04 June 2018 | News
Preliminary data from the first clinical trial of the company’s intracranial ultrasound implant, SonoCloud, show a good safety profile and promising trends in overall survival.
CarThera, a French company that designs and develops innovative ultrasound-based medical devices to treat brain disorders, has announced the preliminary data of its Phase I/IIa clinical trial (NCT02253212) on ultrasound induced blood-brain barrier (BBB) opening.
Dr. Ahmed Idbaih, principal investigator and neuro-oncologist at AP-HP hospital in Paris, presented preliminary data from a trial involving 21 patients with recurrent glioblastoma (GBM), who were treated monthly with the SonoCloud device prior to carboplatin chemotherapy. The presentation took place at the McCormick Place Convention Center in Chicago, Illinois on June 2 during a session on Central Nervous System Tumors at the American Society of Clinical Oncology (ASCO).
The BBB prevents the passage of most drugs from the blood to the brain and may be responsible for the limited efficacy of current chemotherapies in GBM patients. To tackle this problem, Pr. Alexandre Carpentier, a French neurosurgeon at AP-HP and founder of CarThera, developed SonoCloud, a low-intensity pulsed ultrasound device that temporarily increases the permeability of the BBB and enhances the delivery of therapeutic molecules to the brain.
“Our mission is to improve the prognosis of patients with brain diseases by increasing the permeability of cerebral blood vessels to allow therapeutic molecules such as antibodies, pathway inhibitors, chemotherapies or enzymes to reach effective concentrations in the brain,” said Frederic Sottilini, CEO of CarThera.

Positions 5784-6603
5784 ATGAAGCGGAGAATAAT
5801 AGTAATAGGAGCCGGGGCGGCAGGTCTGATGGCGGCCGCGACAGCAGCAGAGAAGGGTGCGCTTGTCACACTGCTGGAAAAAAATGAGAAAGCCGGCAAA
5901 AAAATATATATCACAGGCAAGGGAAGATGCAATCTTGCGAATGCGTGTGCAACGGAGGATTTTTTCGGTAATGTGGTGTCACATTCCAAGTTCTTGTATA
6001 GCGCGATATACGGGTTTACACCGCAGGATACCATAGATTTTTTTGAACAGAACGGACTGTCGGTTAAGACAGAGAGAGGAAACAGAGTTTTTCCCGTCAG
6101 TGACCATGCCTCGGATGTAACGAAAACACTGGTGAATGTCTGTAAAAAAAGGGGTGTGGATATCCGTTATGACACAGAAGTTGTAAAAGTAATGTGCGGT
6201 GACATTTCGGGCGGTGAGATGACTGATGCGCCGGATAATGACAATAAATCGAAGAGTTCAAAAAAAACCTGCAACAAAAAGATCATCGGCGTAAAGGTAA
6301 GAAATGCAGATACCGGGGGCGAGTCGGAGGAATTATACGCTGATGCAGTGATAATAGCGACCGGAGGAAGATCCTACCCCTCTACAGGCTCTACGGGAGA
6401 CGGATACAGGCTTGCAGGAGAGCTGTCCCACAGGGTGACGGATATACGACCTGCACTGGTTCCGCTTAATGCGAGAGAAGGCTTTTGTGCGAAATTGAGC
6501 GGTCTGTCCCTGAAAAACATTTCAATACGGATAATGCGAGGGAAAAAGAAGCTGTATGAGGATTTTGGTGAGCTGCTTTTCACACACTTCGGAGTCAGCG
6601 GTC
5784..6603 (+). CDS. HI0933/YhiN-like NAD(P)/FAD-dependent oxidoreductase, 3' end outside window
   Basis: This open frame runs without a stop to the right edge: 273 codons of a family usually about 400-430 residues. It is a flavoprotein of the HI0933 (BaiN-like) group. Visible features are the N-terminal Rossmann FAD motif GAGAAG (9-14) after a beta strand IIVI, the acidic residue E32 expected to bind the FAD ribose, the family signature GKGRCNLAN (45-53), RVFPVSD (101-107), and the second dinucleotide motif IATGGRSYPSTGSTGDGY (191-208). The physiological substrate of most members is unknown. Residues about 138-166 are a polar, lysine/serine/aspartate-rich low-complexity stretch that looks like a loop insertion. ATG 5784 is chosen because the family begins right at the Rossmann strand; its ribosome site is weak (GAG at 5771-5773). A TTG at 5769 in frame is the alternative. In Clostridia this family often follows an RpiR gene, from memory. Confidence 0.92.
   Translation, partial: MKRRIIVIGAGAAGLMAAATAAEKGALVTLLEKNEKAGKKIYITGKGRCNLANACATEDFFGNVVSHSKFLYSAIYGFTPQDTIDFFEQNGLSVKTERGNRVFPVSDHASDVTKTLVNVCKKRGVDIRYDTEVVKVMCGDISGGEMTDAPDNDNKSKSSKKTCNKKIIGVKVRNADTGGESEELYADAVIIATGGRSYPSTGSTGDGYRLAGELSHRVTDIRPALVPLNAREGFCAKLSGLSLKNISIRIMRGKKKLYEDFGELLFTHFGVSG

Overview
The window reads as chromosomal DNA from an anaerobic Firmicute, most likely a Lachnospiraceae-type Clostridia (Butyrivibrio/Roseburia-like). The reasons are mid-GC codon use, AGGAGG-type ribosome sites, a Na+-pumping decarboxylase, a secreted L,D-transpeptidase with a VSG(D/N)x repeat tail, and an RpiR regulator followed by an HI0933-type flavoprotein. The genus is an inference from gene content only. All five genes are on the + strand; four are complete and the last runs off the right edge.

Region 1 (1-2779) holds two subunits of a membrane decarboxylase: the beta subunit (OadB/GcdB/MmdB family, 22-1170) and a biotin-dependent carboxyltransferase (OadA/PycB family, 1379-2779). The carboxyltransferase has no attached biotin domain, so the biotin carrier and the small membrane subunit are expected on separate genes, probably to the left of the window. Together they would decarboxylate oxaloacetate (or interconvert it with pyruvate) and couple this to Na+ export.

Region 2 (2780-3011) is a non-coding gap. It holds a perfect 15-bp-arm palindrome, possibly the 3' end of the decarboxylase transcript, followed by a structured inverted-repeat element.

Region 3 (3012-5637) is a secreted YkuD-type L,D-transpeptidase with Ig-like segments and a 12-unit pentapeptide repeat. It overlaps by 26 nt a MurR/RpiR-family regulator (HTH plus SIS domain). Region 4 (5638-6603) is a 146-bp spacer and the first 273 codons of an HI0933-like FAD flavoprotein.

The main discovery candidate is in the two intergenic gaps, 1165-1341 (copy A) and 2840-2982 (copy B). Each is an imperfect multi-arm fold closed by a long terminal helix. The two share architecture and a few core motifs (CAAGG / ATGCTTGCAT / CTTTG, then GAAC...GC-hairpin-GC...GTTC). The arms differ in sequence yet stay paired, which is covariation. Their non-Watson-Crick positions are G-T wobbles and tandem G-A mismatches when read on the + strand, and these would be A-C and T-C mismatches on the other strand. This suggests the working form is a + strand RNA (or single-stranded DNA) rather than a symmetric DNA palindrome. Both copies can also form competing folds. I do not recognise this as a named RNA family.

In preliminary analysis of the data from 21 GBM patients who received 65 SonoCloud treatments, the investigators observed a good safety profile and trends in improvement of Progression Free and Overall Survival. OS was increased from 8.5 to 12.9 months in patients who had SonoCloud-induced BBB opening.
“We are excited to share promising preliminary data from our clinical trial at the ASCO annual meeting attended by more than 32,000 oncology professionals from around the world,” said Dr. Idbaih. “The sonication of larger volumes of brain in recurrent GBM will be investigated in a future trial and may further enhance the observed effectiveness of this new treatment modality.”
“Preliminary efficacy results presented by Dr. Idbaih at the annual ASCO meeting demonstrate the proof of concept of our first-in-class solution to enhance delivery of therapeutic agents in the brain. The increase in survival observed in GBM patients paves the way for the combination of the SonoCloud device with different agents for treating various brain disorders, such as cancers and neurodegenerative diseases,” said Frederic Sottilini.
According to the company’s estimates, each year 250,000 patients worldwide are diagnosed with brain tumors. The SonoCloud could benefit these patients as well as millions more with debilitating brain disorders.